Walking down the streets of Tehran in 80’s and early 90’s one would have seen the old fading revolutionary slogans: “Long Live 11th of Ordibehensht (First of May) the Workers’ day! Long Live the Workers! Down With Capitalism!” Using the 11th of Ordibehesht from Iranian calendar, some older ones date to early years of revolutions would have been read: “Long Live the First of May! The Day of Proletariat! Dawn with Capitalist Imperialism!”
These were testimonials to the leftist inclinations of early revolutionaries. Except for a few merchants of Bazar and some of the traditionally religion few felt obliged to advocate the ownership rights or a free market. Advocating capitalism was almost a crime and an intellectual suicide. Justice was the word of the day.
In following the message of justice Iran adopted one of the costliest labor codes in the region. It makes it impossible to fire a worker; so many bankrupt firms continue to keep their labor force failing to pay their salaries. Many entrepreneurs prefer to hire illegal workers from Afghanistan and neighboring countries instead of hiring Iranian workers, to avoid dealing with the labor code. Ignoring the necessities of market and profitability of production has become a norm in approaching the labor issues in Iran.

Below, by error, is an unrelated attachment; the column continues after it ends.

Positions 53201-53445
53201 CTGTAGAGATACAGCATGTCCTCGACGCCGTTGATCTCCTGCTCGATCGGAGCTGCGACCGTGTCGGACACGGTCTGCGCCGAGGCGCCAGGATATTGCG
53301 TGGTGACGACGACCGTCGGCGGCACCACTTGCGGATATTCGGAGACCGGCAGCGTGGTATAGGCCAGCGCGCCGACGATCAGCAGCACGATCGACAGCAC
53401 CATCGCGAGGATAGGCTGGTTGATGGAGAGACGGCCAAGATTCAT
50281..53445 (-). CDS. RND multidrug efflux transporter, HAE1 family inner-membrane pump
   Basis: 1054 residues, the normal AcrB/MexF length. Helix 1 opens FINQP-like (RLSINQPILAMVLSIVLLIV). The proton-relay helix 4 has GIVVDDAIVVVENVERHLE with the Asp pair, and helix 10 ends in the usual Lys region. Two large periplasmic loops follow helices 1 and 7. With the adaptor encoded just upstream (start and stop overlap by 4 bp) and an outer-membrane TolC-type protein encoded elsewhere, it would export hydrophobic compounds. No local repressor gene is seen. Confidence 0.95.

Today the questions of efficiency, productivity and the issue of unpaid employment are all valid and legitimate topics for the discussions on Iranian economy. However many instead of looking into the causes of events, still concern themselves with short-term remedies and the events. Certainly it is tragic when a worker is not paid, and there are reports of factories where workers have not been paid for several months, but many of these firms have been bankrupt for several years now and they need to adjust the number of their employees. The restrictions set by the labor code prevent the entrepreneurs from maneuvers that would save their businesses. No sales and no revenues are translated into no income, but few observe that.
It is the first of May again. May be it is time for Iranian workers to demand freedom of choice, instead of an ambiguous justice and protections that doom the future of their employment and make it an unpaid one.